Letting the idea take over

Credit application after credit application. I get them almost everyday, asking me to join now and save and get these points or that interest rate. When I was in my 20s those cards were everything. I needed them to both survive and buy all of the things other 20-year-olds had. I needed them — and all of those things — to fill me. But then, there was debt. So much debt. Debt that I carried around for a long time before I finally got out of the haze of their lure.

Then, I thought about that lure and the wanting I had with these cards and their fake promises, offering access to things and experiences and people. It sparked a connection; feeling; an idea. It sparked an idea for a play.

In my new play, “The Debt Collector,” RAYON, is drowning in debt, unable to get out of the cycle she is looped in, even when KJ, a Debt Collector, shows her the real way out. The idea for this experimental play came together because of junk mail. This mail connected me to a moment in my own past that cycled into this other-world where I was able to play, explore, and ask questions.

That’s all to say that ideas aren’t don’t always come when you are sitting at your computer. Sometimes, they come to you on a walk, during a moment of chaos, or when you have the chance to be alone and just think. And sometimes, it’s a feeling that’s hard to grasp. It’s a curiosity about something; a question; a connection to the past. And sometimes it’s just unexplainable. No matter where they come from, you have to write your ideas down. Get them out there, let your mind wander and question as you create your own version of a mental puzzle, known as a play.

Check out The Debt Collector this February at The Tank:


Let’s Make a Play and WMN Unite Host Open Mic Night

2022 is all about creating, connection, and growth. Last night, we experienced all of that (and so much more) at the first ever Creative Series event. Hosted in partnership with WMN Unite and Mimi’s Coffee House, the event featured an incredible line-up of artists, musicians, authors, poets, makers, and visionaries.

Let's Make a Play and WMN Unite Host Open Mic Night

Open Mic Night

Let's Make a Play and WMN Unite Host Open Mic Night

Let's Make a Play and WMN Unite Host Open Mic Night

Let's Make a Play and WMN Unite Host Open Mic Night

Let's Make a Play and WMN Unite Host Open Mic Night

This was the first event in our monthly Creative Series.

Join us next month for Chocolate Dipping and a Heart Opening Ceremony on 2/10.
Check out https://wmnunite.org/creativeseries/ to learn more.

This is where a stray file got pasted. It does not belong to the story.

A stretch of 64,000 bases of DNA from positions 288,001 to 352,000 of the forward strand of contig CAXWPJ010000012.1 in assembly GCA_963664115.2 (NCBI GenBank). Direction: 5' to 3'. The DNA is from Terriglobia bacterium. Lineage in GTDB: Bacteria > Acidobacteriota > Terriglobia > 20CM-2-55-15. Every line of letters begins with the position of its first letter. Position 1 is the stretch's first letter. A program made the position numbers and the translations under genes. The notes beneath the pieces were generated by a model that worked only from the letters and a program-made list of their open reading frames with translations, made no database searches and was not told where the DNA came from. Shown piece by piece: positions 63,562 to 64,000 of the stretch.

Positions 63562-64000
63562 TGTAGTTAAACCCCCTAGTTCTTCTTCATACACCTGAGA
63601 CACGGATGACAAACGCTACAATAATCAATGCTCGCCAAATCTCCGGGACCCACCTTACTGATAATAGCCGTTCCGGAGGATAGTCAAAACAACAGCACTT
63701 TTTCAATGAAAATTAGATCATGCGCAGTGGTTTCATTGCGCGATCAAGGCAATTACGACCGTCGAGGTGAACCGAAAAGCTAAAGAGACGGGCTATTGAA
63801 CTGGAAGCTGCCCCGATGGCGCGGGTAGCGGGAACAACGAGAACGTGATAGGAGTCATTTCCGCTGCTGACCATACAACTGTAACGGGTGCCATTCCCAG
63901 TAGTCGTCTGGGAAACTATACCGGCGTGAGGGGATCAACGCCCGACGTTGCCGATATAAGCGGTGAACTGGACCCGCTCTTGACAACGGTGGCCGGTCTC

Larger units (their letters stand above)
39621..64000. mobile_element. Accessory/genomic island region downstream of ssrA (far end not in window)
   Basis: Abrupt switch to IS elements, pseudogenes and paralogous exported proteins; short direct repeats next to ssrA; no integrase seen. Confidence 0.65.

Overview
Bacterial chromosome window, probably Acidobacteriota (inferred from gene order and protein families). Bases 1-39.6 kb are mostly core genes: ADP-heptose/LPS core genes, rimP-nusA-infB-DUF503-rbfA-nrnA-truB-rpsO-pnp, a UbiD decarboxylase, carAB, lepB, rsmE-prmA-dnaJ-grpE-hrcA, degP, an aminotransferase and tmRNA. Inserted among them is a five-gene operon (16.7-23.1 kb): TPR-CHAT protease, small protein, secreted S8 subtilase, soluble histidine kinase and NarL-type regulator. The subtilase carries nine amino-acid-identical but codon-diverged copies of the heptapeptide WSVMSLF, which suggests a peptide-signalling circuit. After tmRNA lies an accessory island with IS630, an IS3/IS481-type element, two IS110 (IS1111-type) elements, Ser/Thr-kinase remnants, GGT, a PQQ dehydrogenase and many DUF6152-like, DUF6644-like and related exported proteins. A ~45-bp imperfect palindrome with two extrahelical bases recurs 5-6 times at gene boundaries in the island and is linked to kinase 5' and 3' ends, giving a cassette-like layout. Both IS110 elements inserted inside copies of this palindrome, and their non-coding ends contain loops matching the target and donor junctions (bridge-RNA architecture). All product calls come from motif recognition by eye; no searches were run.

Wait, that was only 2 years ago?

Morning Ritual Serena Norr

Facebook kinda sucks — meta, whatever, they are these days or soon will be — but they do have a way of tugging at the old heart strings with their blast from-the-past posts. This was particularly meaningful when I saw that only 2 years ago I was “back” to being a part of a show by writing “Morning Ritual” for the A Play in a Day Project way back in November 2019.

Morning Ritual Serena Norr

Since then “Morning Ritual” has had 3 productions (!) and will even be performed at University of North Alabama (UNA) for their upcoming  one-act play festival.

That was really shocking to me since I thought it’s been way longer since I came back to playwriting. Since I started kicking my own ass and hyper-focusing on writing plays, producing plays, and even publishing my plays (blah, blah bio), but it was only 2 years ago. That’s it. When my focused shifted, everything changed.

I first heard that playwriting was a thing in college. I always loved telling stories and creating worlds, but the idea of being playwright seemed way to out of reach. I didn’t have a clue — wait, sometimes I still don’t — but back then not having a clue really stopped me from really trying. I would write but I had other things to do: work and partying and then kids. So I pushed it away and did all the other things I had to. In 2010-ish, I revisited writing plays, doing a few shows and then another baby. In 2016/2017, I knew I had to get back to it. I needed it! But how?

In 2018, I signed up for playwriting course at my local community college, connecting to characters and other writers. Finding my way back to the magic. But the real change was with this festival where I was knew I was home; I felt it in my bones. Seeing the characters come to life in less than 24 hours; meeting the actors; working with the director; sitting in the audience.  I knew I had to do what it took to stay there.